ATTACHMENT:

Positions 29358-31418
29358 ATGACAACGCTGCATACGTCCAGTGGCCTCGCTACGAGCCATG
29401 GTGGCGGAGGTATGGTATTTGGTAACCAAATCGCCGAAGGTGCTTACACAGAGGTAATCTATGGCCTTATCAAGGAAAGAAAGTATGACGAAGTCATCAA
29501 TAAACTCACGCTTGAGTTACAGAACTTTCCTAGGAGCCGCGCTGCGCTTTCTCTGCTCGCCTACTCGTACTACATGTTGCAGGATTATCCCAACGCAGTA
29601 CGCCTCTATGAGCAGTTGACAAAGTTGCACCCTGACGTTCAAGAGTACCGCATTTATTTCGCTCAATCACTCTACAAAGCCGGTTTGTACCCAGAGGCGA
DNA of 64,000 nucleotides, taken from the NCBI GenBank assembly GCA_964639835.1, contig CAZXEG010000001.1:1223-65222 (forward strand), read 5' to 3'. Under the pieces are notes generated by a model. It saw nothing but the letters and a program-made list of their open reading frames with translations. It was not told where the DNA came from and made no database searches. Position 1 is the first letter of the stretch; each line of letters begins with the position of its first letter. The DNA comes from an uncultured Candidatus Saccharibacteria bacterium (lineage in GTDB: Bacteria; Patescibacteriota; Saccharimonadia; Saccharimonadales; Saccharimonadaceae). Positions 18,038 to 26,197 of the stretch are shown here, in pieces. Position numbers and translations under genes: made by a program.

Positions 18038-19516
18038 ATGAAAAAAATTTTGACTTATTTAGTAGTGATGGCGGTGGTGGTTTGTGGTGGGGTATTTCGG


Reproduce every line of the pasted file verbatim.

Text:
Positions 29358-31418
29358 ATGACAACGCTGCATACGTCCAGTGGCCTCGCTACGAGCCATG
29401 GTGGCGGAGGTATGGTATTTGGTAACCAAATCGCCGAAGGTGCTTACACAGAGGTAATCTATGGCCTTATCAAGGAAAGAAAGTATGACGAAGTCATCAA
29501 TAAACTCACGCTTGAGTTACAGAACTTTCCTAGGAGCCGCGCTGCGCTTTCTCTGCTCGCCTACTCGTACTACATGTTGCAGGATTATCCCAACGCAGTA
29601 CGCCTCTATGAGCAGTTGACAAAGTTGCACCCTGACGTTCAAGAGTACCGCATTTATTTCGCTCAATCACTCTACAAAGCCGGTTTGTACCCAGAGGCGA
DNA of 64,000 nucleotides, taken from the NCBI GenBank assembly GCA_964639835.1, contig CAZXEG010000001.1:1223-65222 (forward strand), read 5' to 3'. Under the pieces are notes generated by a model. It saw nothing but the letters and a program-made list of their open reading frames with translations. It was not told where the DNA came from and made no database searches. Position 1 is the first letter of the stretch; each line of letters begins with the position of its first letter. The DNA comes from an uncultured Candidatus Saccharibacteria bacterium (lineage in GTDB: Bacteria; Patescibacteriota; Saccharimonadia; Saccharimonadales; Saccharimonadaceae). Positions 18,038 to 26,197 of the stretch are shown here, in pieces. Position numbers and translations under genes: made by a program.

Positions 18038-19516
18038 ATGAAAAAAATTTTGACTTATTTAGTAGTGATGGCGGTGGTGGTTTGTGGTGGGGTATTTCGG